Lasting Legacy IT Disruption Can Have In Consumer Banking - TSB Bank

The Lasting Legacy IT Disruption Can Have In Consumer Banking

Recent statistics show that TSB, whose catastrophic IT transfer meltdown last year is still having lasting repercussions for clients, has come last in a consumer poll on the effectiveness of its online banking solutions. Staff Writer Hannah Stevenson explores how this is the direct result of the bank’s meltdown last year.

Last year, TSB lost thousands of customers when its IT systems switchover caused widespread outages and led to consumers and businesses being unable to access their accounts.

At the time, Paul Pester, TSB Chief Executive Officer, commented on the issues by saying:

“We’re making progress in resolving the service problems customers experienced following our IT migration, and we will continue to work tirelessly until we have put things right.  I know how frustrated many customers have been by what’s happened.  It was not acceptable, and was not the level of service that we pride ourselves on – nor was it what our customers have come to expect from TSB.

“It has been a difficult time for customers and I am grateful to them for their patience. I would also like to say thank you to our Partners for their enormous efforts.  They have done everything in their power to continue serving our customers, and I am proud to see that the values on which the Bank has been built have shone through during this time.

“Our priority in the second half of the year continues to be putting things right for our customers.  Looking further ahead we are determined to get back to bringing more competition to UK banking and ultimately making banking better for consumers and small businesses.”

Shortly afterwards, Paul stepped down from his position, showing how detrimental the issues had been to his career. Commenting on the changes, Richard Meddings made it clear that the IT problems were a key driving force in this decision.

“Paul has made an enormous contribution to TSB. Thanks to his passion and commitment, TSB is today one of the UK’s strongest challenger banks, serving over 5 million customers across the UK. On behalf of the TSB Board, I want to thank Paul for everything he has achieved as CEO and pay tribute to the contribution he has made in bringing greater competition to the UK retail banking market.

“Although there is more to do to achieve full stability for customers, the bank’s IT systems and services are much improved since the IT migration. Paul and the Board have therefore agreed that this is the right time to appoint a new CEO for TSB. Our goal is therefore to allow a full search to commence, without any distractions, enabling TSB to build for the future.

“Meanwhile I have been asked by the Board to take on the role of Executive Chairman on an interim basis. Together with the Executive Committee, we have three immediate priorities: to complete the work of putting things right for customers; to enable the bank to achieve full functionality – including the availability of all product services and launch of a leading Business Banking offer; and appointing a CEO for the next chapter of TSB.”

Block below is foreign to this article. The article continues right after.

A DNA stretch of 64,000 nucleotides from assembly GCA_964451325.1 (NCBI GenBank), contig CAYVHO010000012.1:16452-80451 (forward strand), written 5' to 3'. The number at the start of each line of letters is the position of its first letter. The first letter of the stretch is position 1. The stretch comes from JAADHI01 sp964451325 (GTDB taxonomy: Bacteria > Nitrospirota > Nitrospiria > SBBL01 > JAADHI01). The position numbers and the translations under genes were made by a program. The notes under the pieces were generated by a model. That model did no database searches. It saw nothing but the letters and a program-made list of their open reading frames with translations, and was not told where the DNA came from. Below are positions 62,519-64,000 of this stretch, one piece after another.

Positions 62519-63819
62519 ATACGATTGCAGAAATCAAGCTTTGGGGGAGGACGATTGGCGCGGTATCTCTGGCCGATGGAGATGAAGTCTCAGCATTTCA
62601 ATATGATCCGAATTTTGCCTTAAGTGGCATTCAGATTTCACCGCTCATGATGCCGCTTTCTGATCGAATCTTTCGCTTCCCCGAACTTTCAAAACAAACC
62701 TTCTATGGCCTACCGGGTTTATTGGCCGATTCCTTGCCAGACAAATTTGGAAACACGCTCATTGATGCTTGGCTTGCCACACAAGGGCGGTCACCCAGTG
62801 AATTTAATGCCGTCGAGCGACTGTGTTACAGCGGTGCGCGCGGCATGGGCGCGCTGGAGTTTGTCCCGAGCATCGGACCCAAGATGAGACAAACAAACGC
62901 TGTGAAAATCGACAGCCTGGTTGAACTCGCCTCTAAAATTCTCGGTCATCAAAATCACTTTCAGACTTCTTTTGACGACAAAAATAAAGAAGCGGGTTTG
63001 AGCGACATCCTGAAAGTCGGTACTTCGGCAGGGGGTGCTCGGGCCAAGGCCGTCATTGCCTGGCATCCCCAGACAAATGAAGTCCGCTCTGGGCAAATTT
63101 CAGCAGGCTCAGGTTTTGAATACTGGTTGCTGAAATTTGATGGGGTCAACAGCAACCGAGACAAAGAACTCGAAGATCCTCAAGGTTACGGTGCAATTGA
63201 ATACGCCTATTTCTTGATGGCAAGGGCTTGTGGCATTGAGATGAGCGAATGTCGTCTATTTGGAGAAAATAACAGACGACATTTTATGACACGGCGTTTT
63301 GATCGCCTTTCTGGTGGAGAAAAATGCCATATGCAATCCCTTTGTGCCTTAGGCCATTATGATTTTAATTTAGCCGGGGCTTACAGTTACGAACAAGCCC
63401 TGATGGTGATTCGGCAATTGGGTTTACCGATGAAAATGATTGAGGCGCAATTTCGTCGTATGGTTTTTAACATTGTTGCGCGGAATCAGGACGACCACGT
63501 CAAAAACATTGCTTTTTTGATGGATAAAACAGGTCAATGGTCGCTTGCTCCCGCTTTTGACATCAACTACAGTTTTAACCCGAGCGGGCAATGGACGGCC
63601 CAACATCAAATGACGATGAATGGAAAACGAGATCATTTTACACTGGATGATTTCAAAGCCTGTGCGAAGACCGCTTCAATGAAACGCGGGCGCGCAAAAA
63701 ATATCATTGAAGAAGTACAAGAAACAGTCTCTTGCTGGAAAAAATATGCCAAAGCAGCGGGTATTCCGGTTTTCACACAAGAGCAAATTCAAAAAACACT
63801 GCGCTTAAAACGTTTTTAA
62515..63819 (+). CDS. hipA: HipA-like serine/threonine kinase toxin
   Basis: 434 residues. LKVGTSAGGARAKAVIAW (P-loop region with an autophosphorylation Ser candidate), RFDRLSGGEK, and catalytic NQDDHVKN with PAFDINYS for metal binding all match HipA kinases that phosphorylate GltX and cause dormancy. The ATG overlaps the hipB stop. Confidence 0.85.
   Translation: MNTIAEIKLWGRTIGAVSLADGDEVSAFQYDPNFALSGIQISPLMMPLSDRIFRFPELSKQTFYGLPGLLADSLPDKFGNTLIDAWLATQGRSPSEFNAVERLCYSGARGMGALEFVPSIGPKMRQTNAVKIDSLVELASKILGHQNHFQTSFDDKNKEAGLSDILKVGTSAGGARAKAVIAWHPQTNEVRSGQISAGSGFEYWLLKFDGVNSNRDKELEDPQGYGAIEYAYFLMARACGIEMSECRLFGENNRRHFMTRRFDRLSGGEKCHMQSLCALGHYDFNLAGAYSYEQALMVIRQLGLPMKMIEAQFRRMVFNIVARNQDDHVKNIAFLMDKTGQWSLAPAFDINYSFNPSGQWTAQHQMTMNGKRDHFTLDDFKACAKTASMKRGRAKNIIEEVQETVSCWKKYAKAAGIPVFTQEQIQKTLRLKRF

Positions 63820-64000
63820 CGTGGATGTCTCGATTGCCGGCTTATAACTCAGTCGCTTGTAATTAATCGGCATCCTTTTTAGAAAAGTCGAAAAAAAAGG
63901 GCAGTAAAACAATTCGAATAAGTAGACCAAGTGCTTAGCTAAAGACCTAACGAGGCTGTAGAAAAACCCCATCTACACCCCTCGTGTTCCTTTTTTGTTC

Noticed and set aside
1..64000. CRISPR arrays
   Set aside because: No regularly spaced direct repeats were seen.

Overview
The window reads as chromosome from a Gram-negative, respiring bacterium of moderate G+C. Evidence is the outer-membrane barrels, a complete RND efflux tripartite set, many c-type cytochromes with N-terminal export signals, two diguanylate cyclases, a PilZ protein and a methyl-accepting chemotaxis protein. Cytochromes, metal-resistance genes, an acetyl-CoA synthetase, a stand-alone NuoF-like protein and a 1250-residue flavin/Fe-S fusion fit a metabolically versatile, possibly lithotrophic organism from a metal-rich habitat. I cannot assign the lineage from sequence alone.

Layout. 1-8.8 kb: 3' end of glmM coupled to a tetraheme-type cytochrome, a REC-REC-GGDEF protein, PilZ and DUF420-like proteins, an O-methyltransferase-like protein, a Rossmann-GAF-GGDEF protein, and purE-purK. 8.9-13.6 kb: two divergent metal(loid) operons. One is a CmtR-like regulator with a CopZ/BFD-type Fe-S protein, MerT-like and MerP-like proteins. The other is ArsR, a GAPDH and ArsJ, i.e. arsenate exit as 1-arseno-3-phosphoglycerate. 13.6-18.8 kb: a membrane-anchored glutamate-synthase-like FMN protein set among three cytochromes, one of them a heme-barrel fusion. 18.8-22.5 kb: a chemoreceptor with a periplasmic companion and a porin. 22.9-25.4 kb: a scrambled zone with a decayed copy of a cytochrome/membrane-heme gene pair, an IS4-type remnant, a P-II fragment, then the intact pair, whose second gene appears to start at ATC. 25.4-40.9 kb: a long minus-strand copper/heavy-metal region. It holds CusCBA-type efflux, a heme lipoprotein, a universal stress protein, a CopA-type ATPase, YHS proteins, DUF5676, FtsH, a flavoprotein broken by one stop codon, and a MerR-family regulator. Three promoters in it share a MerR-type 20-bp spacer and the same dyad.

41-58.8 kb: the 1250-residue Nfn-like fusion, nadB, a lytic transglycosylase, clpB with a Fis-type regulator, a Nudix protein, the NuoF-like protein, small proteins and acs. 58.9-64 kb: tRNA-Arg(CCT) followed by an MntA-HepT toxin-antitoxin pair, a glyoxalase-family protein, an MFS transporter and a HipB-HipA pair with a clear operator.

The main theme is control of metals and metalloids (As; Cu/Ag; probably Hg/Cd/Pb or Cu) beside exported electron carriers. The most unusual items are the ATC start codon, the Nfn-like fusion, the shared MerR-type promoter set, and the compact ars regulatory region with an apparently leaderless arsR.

Later, TSB had a further issue, with smaller problems causing the bank further problems throughout 2018.

Andy Cory, identity management services lead at KCOM commented shortly after TSB’s second issue with authentication, which saw clients locked out of their accounts.

“A broken authentication system has an instant impact on customer loyalty. If a business cannot provide easy access to its services without sacrificing security, it only has itself to blame when its users desert.

“The problem is balancing access with security. Too easy to get in and you risk leaving customers unguarded; too many security measures and it becomes offputting for users.

“Fortunately, there is a way to achieve the best of both worlds. Frictionless customer authentication – where users can access online services with zero input into the identification process – is becoming a reality.

“For example, geo-location and geo-velocity checking allow companies to trace a user’s physical location and how far they have travelled since their last login. Taken together, they verify if the user is who they claim to be and make any manual input from the customer unnecessary.”

The latest results from the Competition and Markets Authority (CMA) showcase the long-term detrimental effect that the IT issues have caused. In the personal banking space the firm was last for its online services, but within the business banking space TSB was last in almost every category including online banking services, highlighting how much more important IT stability is for businesses. 

There may also be other factors at play, including poor interest rates, lack of availability for certain financial products and poor customer service as a whole, but there is clearly a link between the lack of faith consumers and businesses now have in TSB’s IT infrastructure and its poor ratings in this latest poll.

Looking ahead, TSB needs to restore faith through new initiatives and by showing its clients that it has truly put its IT failings behind it. For more of the latest news, insight and banking knowledge, subscribe to Wealth & Finance International Magazine HERE.

Posted by Patrick Doherty